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UNC Officials Respond To PETA Investigation

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RALEIGH, N.C. — Officials for the University of North Carolina at Chapel Hill said they will conduct an investigation after investigators for People for Ethical Treatment of Animals,


, claim that they have exposed abusive behavior at the university.

The group released a videotape on Thursday documenting what it said is cruelty to lab animals. PETA said that the video was shot at the

University of North Carolina at Chapel Hill


UNC officials responded to the videotape, saying they plan to conduct a full investigation.

"If we receive allegations of mistreatment of animals, we take those seriously. In looking at the tapes, there are things that I certainly will want to investigate more fully," said Dr. Tony Waldrop, vice-chancellor for research and graduate studies.

A PETA investigator, Kate Turlington, 24, worked as an animal care technician at the Thurston Bowles Building at UNC until Wednesday.

PETA representatives said pictures taken with a concealed camera show no veterinary care for sick and dying animals, cruel killing methods and overcrowded cages among other concerns. It said that the treatment is a violation of recommendations from the National Institutes of Health.

"The United States Department of Agriculture have been allowed to inspect the mice and rats who suffered in horrible condition during our investigator's time at UNC. It would have resulted in, at the very least, a citation for failure to provide proper veterinary care and euthanasia," Sweetland said.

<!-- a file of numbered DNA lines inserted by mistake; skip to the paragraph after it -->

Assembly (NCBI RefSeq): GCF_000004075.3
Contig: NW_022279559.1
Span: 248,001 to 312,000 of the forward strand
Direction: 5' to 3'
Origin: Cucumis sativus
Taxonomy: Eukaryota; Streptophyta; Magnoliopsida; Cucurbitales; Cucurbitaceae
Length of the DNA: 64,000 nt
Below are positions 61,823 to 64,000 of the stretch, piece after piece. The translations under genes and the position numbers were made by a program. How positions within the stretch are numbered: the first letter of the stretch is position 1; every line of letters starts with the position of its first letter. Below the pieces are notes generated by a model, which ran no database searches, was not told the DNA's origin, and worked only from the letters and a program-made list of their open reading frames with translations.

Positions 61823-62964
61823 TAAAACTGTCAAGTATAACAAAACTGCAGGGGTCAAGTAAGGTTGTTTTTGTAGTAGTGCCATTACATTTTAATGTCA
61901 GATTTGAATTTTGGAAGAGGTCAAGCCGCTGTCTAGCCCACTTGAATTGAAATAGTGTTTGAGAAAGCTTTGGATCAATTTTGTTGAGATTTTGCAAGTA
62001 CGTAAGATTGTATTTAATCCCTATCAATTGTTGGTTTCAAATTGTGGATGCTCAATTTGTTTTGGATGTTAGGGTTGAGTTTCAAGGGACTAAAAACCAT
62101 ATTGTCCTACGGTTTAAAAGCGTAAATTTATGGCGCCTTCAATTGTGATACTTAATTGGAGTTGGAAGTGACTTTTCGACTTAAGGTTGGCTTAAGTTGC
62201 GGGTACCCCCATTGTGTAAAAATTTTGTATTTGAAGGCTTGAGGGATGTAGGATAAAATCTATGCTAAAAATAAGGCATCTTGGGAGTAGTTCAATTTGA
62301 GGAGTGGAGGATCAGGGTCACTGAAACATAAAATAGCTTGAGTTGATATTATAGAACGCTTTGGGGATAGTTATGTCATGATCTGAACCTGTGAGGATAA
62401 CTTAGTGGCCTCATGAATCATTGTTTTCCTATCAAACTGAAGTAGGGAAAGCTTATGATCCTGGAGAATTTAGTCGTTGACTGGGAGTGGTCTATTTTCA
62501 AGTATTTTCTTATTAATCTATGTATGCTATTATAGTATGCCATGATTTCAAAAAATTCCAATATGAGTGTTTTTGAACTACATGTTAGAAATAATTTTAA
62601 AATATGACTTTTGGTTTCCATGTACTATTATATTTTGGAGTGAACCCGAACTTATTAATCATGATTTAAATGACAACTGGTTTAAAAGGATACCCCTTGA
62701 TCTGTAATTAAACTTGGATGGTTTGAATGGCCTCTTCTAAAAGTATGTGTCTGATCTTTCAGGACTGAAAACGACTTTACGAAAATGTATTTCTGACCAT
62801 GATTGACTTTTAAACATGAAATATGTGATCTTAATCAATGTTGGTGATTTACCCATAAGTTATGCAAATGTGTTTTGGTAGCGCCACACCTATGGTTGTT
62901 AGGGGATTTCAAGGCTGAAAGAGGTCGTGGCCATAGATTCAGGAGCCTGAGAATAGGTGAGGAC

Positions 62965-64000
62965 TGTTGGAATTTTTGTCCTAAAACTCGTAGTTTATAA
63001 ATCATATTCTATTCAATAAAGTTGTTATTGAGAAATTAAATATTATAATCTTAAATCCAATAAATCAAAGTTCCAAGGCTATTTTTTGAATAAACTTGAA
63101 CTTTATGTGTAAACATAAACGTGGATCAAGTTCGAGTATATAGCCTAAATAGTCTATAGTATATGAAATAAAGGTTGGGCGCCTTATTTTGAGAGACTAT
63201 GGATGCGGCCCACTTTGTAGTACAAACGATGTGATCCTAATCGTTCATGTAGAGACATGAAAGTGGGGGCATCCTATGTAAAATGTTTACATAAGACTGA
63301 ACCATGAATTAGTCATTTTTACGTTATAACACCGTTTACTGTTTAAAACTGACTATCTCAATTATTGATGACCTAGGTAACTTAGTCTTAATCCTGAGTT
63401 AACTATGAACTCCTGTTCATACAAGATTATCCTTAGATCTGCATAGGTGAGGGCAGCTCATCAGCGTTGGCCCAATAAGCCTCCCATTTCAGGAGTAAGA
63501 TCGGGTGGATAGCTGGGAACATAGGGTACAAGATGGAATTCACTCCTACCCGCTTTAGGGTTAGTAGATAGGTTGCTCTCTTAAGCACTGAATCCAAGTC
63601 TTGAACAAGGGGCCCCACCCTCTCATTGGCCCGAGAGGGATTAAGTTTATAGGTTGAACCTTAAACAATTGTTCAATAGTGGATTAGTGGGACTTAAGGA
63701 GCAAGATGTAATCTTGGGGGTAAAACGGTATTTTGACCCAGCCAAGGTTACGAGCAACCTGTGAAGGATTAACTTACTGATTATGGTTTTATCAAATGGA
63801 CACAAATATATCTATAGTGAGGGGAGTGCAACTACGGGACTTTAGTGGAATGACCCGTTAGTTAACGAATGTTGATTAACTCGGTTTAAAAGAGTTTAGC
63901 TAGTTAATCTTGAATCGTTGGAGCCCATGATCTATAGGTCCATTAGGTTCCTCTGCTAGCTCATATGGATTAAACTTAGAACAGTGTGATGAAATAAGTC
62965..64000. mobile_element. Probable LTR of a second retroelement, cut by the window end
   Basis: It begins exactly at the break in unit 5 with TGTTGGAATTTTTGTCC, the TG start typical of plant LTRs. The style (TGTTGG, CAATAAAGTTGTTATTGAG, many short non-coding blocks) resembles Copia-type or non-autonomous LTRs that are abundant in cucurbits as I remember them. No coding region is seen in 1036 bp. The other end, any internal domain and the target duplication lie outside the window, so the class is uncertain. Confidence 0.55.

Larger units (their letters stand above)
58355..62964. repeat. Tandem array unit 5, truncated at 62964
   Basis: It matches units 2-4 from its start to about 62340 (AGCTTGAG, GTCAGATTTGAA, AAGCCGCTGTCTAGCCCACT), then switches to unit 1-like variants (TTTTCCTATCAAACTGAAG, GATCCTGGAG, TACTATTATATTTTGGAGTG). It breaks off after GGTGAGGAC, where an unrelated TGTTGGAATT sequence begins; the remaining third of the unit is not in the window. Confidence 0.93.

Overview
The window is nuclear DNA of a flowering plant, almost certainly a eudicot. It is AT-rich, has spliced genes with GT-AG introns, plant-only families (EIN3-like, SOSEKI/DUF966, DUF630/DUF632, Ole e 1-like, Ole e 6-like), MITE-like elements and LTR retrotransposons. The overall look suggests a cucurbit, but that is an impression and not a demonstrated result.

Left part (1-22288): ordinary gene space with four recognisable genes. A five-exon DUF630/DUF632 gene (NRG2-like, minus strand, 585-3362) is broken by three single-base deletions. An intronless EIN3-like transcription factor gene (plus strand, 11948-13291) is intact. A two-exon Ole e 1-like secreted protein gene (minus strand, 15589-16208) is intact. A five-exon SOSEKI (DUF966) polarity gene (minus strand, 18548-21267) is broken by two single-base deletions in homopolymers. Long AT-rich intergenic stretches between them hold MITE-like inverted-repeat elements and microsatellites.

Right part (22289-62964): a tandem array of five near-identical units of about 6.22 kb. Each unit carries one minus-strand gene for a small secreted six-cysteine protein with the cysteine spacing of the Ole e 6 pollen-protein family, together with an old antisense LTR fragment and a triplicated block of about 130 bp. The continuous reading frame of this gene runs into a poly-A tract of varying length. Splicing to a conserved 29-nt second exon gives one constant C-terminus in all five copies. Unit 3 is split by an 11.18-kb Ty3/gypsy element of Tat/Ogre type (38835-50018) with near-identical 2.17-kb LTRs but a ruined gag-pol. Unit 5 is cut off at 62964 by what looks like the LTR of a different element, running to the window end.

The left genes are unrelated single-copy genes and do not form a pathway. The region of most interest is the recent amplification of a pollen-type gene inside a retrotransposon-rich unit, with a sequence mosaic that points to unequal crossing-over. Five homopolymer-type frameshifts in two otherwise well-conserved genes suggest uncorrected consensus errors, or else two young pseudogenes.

"We understand that using animals in research is a privilege and we view it that way," said Dr. Jeffrey Houpt, Dean of the UNC School of Medicine.

PETA said it hopes that the video will influence a congressional vote scheduled for this week on the Farm Bill.

The bill includes an amendment introduced by North Carolina Sen. Jesse Helms, which, if passed, would exclude birds, mice, and rats from the protection of the federal Animal Welfare Act and the oversight of the U.S. Department of Agriculture.

"PETA's investigator documented sick animals left to die in their cages by unresponsive researchers and by indifferent veterinarians who delayed providing veterinary care and euthanasia out of deference to federal grant recipients," said Marybeth Sweetland, PETA vice president.

PETA investigators said they chose to target UNC because it is in Helms' back yard. They said these types of situations are widespread, and even worse at some labs.


Rick Armstrong, Reporter
Michelle Singer, Web Editor

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